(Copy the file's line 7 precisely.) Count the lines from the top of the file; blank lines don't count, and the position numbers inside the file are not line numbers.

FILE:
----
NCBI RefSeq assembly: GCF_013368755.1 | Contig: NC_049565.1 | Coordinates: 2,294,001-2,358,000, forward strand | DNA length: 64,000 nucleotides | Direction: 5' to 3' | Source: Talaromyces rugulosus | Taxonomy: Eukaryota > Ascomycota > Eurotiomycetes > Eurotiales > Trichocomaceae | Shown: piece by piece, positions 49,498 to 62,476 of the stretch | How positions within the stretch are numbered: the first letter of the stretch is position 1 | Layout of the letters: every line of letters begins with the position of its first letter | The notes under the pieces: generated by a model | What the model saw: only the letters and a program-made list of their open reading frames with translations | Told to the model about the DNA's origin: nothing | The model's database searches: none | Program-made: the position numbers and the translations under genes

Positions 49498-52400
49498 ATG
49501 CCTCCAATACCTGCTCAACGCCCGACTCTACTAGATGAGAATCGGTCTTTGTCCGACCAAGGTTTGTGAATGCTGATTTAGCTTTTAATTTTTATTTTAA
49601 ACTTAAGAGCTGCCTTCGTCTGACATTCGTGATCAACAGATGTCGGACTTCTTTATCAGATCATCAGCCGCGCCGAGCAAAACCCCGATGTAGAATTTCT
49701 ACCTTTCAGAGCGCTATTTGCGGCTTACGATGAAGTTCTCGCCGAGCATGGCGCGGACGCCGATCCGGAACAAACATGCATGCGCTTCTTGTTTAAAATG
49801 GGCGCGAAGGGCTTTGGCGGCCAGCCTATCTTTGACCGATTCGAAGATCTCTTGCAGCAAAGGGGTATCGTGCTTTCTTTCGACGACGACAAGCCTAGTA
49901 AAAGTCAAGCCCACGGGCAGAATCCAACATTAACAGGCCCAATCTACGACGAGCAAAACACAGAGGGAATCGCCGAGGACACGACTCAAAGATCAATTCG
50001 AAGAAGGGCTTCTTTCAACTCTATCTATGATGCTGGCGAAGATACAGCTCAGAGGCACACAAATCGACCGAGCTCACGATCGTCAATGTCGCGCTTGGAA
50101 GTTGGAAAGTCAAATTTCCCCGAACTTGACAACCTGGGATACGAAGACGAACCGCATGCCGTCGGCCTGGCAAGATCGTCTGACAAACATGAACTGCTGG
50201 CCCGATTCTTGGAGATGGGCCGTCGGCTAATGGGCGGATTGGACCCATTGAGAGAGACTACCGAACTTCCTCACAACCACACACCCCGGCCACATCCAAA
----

49801 GGCGCGAAGGGCTTTGGCGGCCAGCCTATCTTTGACCGATTCGAAGATCTCTTGCAGCAAAGGGGTATCGTGCTTTCTTTCGACGACGACAAGCCTAGTA